17. Blue rat – propositional logic as a tool for finding absolute truth is doomed from the outset. As so aptly illustrated by Lewis, reason only tells you what is in your mind – what you already know (see The Pilgrom’s Regress). Propositional logic fails by its own account – see Godel’s Incompleteness Theorem. Of course, if you don’t believe in absolute truth, you’ll have to be a postmodernist – and then you can’t be an atheist anymore, only an agnostic.

  18. I don’t know that postmodernists deny absolute truth (or objective reality) – they question that anyone has access to this. Postmodernism is best characterized by a suspicion of overarching frameworks of meaning – because they think people who say “I’m just looking at things the way they obviously are” most often are actually using this so called “objective truth” they talk about for their own power and advancement. Postmodernism is a valid critique of modernity, but not a positive vision to base your life or society on.

  19. Chuck,

    Amen and Amen.

    Blessings!

    Fr. Stephen,

    It seems to me that the core question (or, at least, ONE of the core questions) that Anglicans must wrestle with is the question of the Church. Anglicans must necessarily believe that the Church is divisible (i.e. C.B. Moss in The Christian Faith) to justify their existence as a portion of the One, Holy, Catholic, and Apostolic Church. If one becomes convinced that this cannot be so (and the historical witness is that this indeed cannot be so), he then must ask: “Where is the Church?” I think this is what many of us are asking now. Certainly this has a bearing upon the question of evangelism and mission. If one does not believe one is summoning others into a body which is not properly the Church, then missions and evangelism become quite a confusing issue. Perhaps this is why today the more Protestant portions of Anglicanism are bearing so much more evangelistic fruit than ACs. Anglo-Catholics are quite tied up doing ecclesiological footwork to make our position legitimate, while evangelical Anglicans are satisfied with the broad definition of the Church provided in the 39 articles. Just a guess, though.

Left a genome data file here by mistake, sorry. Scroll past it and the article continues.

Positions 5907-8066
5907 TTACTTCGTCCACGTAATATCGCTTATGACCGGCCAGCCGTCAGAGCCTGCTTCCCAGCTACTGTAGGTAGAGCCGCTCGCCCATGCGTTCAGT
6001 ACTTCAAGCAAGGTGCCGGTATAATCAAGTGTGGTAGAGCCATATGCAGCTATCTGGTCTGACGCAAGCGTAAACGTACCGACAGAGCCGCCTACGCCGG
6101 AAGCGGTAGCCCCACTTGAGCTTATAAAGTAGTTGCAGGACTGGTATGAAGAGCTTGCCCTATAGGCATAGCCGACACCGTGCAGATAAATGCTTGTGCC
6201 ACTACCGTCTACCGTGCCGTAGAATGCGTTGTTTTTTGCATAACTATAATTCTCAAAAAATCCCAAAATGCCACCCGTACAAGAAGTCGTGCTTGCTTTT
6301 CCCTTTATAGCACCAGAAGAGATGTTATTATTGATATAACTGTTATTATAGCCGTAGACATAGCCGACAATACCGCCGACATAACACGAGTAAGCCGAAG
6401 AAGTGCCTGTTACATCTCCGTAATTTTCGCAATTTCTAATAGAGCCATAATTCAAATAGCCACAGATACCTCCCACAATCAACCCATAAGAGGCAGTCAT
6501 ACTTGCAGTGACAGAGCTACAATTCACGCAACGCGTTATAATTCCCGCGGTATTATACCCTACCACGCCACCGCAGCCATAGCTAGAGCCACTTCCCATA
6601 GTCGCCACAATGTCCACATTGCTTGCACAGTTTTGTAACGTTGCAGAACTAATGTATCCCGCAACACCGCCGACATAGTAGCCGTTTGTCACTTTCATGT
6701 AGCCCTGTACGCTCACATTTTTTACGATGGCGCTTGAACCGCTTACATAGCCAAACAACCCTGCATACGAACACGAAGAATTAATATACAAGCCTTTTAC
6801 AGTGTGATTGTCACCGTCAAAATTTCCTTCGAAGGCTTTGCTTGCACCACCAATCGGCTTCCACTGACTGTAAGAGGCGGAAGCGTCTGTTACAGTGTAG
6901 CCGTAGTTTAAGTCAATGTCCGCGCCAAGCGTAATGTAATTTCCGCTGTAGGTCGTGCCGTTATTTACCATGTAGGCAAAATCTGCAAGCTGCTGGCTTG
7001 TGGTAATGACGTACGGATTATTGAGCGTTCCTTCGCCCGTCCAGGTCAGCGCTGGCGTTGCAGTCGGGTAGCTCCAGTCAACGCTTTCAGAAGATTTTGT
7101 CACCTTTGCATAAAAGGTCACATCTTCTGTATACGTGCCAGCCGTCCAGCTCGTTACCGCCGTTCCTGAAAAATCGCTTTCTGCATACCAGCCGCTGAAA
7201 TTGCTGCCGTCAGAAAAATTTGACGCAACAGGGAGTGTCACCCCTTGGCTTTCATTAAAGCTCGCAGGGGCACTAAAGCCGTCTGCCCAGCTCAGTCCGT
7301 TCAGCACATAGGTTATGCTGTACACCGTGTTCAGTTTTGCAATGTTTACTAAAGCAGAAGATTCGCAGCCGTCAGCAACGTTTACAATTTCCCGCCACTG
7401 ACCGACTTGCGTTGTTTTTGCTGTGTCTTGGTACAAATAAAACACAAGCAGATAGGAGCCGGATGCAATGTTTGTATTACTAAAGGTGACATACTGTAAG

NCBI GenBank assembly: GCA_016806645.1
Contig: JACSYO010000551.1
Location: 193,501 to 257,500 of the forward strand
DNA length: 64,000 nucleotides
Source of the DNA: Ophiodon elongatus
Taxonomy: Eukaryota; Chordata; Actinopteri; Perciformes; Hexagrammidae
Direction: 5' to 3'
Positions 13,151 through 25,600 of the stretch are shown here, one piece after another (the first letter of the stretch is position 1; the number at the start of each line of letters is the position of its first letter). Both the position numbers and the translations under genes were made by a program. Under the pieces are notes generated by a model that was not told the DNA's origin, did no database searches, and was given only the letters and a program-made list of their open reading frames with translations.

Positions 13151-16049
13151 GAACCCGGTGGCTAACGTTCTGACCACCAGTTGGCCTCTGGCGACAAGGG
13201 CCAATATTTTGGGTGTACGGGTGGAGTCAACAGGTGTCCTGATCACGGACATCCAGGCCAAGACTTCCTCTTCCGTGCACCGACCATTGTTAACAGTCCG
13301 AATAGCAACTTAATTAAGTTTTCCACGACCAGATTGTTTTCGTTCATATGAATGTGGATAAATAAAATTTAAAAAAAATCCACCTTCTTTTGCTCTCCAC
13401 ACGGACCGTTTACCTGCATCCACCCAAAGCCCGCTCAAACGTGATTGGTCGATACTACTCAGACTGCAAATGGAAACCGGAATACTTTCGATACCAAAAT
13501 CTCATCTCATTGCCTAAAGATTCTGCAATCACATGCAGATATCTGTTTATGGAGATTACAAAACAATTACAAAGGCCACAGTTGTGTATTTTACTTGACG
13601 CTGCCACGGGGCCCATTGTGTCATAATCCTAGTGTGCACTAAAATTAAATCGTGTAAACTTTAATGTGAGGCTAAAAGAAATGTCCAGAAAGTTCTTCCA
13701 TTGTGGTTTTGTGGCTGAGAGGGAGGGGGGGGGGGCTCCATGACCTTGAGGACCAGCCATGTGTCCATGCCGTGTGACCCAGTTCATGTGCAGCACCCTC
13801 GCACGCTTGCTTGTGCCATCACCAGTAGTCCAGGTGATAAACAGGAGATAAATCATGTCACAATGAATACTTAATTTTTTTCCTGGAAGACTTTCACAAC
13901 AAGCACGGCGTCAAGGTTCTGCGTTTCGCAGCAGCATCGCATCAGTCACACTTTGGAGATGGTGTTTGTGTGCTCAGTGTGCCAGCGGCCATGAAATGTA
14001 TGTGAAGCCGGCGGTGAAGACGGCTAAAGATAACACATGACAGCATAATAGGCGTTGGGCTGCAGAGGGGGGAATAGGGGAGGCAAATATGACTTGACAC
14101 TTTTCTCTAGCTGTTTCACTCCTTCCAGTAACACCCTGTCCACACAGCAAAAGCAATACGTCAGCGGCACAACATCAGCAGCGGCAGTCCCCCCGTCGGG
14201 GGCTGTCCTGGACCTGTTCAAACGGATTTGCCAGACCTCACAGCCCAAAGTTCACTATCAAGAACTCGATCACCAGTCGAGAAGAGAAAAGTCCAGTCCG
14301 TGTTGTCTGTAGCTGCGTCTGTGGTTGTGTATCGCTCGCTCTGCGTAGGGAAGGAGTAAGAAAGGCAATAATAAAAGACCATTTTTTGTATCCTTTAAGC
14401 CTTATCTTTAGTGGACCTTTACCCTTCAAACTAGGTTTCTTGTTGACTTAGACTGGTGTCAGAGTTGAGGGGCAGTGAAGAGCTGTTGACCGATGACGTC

Pax,

    RD+

  20. I have a wonderful story to tell you and it has to do with the Sistine Madonna picture of the angel cherub on the right. I had a baby almost two years ago and I stared at this painting for the entire pregnancy. The Lord told me I was going to have an angel, my daughter came out looking like that angel baby. I can send you a picture if you would like validation on this. I just wanted to know what was the painter’s inspiration and was these figures live creatures.

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  23. Father Stephen.
    In one of your recent posts you noted that God cannot be known rationally but he can be known reasonably. Likewise Hart in his book “God” wrote”…a knowledge of God that comes not from categories of analytic reason, but from–as Maximus says–the intimate embrace of union, in which God shares himself immediately as a gift to the created soul.”